This year will mark ten years that HIV has been living with me. As you noticed, I didn’t say I was living with it. These three letters changed my life and I refuse to allow it to hold me down. I refuse to allow it to depress me or hold me captive. I refuse to let it hold me in bondage. I choose to be strong, I choose to be courageous. My positive message to you is to stand up and stand out. Make a difference by giving back, make a difference by serving; make a difference by taking care of yourself. You can do whatever you put your mind to as long as you just try.
In 2013 I was diagnosed HIV which for me, to be honest, was an inconvenience and an annoyance more than anything. I knew HIV wasn’t a death sentence anymore and that people living with it can live a long, healthy life. I came to the conclusion that I could let three letters rule my life or I would rule it. So I began a not-for-profit organisation that provides peer support for people in rural areas. For me, that was my way of taking back power and doing something for myself. Going through [the HIV diagnosis] has given me the confidence in life to do things that I never, ever thought I would. Far from being the end, being diagnosed HIV was the beginning. Life means more now than it ever did.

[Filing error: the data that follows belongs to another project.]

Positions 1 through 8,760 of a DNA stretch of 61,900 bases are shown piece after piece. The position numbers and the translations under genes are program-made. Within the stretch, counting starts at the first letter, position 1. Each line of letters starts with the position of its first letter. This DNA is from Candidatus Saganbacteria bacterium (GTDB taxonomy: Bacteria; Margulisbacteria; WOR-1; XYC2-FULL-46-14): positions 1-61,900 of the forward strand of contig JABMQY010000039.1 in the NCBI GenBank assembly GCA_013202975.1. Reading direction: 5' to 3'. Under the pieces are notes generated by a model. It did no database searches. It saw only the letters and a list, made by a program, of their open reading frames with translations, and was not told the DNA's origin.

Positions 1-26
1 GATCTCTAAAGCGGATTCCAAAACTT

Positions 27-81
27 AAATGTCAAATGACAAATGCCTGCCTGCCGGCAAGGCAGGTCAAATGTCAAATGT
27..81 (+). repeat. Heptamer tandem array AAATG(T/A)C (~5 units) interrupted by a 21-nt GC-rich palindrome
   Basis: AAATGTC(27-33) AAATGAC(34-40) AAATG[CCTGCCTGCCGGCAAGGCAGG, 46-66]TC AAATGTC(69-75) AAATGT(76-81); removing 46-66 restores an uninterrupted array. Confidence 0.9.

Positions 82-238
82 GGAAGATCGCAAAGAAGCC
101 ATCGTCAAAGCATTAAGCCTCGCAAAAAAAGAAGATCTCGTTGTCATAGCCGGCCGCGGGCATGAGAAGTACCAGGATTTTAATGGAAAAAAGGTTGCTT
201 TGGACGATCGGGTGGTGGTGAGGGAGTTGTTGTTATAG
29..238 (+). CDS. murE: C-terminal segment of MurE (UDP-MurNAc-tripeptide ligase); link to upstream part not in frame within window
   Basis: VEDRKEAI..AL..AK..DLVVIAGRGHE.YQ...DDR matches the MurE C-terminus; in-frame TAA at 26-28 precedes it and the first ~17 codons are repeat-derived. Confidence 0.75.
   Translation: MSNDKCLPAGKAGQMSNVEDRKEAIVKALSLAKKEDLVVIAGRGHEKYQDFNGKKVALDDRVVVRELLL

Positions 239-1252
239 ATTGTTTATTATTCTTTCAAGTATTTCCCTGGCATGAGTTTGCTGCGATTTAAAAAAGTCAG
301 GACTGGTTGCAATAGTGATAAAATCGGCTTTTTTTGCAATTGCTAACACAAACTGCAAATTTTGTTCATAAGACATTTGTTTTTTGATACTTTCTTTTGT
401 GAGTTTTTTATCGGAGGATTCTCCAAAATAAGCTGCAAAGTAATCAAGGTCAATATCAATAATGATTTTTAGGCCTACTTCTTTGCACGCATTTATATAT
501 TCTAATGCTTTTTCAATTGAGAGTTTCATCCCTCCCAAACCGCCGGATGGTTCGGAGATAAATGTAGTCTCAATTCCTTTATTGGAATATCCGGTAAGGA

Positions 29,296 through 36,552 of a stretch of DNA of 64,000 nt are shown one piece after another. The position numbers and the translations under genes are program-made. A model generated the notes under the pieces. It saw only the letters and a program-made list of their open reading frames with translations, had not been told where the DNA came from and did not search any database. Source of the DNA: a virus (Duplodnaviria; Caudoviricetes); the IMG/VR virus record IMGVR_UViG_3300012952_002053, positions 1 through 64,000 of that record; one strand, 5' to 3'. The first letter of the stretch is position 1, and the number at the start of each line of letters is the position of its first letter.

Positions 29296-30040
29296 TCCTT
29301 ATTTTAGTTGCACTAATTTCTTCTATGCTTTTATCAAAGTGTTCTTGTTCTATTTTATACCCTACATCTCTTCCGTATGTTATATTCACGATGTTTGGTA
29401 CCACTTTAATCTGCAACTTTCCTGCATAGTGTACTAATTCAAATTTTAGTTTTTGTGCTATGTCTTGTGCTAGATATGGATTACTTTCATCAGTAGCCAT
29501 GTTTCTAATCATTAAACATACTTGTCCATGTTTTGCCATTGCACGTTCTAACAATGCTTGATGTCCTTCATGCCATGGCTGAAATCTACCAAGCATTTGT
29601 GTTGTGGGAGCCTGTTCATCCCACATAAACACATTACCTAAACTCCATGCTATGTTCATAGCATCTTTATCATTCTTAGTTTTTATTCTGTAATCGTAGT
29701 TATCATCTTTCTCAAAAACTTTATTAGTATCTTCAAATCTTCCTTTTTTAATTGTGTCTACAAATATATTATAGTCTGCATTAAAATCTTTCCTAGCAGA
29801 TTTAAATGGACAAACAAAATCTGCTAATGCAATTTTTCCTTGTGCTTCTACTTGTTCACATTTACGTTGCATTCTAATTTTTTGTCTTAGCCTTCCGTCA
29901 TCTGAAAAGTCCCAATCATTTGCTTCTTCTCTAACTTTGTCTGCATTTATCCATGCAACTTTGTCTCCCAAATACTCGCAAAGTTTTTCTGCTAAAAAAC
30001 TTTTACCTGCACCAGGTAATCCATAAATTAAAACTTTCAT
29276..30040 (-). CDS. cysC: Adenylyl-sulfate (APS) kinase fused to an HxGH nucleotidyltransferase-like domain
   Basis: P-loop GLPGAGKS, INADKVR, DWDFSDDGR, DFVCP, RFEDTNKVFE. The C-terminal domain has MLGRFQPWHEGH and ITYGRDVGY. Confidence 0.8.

I was diagnosed HIV in March 1990, three months shy of my 21st birthday. When I went to see my doctor he gave me five years to live. I gave up all my dreams and hopes — and the will to live. But, fortunately, here I am 26 years later. I’m very healthy. So my message to you guys is to never give up and to keep up the fight.
I was diagnosed in 2009 and initially I went through concerns about my future health, my future career; I was worried whether I would find a relationship or not. And I was worried about what my friends and family might think. I soon started on medication and they were working well. I realised that my health hadn’t suffered at all from my diagnosis. I started to tell my friends; I told my family. I met my boyfriend and, basically, I started to live a normal life. I decided I wanted to be open about my status and make people realise what it actually means to be living with HIV: that you’re just a normal person that lives next door.
It’s OK to be diagnosed with HIV. I’ve been living with HIV for 19 years — I was diagnosed in 1997. Hey, I even had a baby. She’s 15 and she is not living with HIV. So it’s OK — have faith. Wake up every day with a smile; give yourself hope. Give yourself positive reinforcement every day because you’re alive! It’s a beautiful thing. Remember: you can live with this virus; it’s not as bad as you think it is. I promise you.
I don’t have any issues with HIV because I’ve accepted it. And I know, no matter what, everything is going to be OK. I have two options: choose to be sad about it, or be proactive and positive. I’d rather be happy so I educated myself, which creates confidence. I don’t care what people think. I know the truth about HIV. I know I can live. I know I can have kids without them contracting [HIV]. I know I can be in a relationship and have all the sex I want. I choose to live a normal life — my life is normal. I just have a manageable virus that I take meds for. That’s all.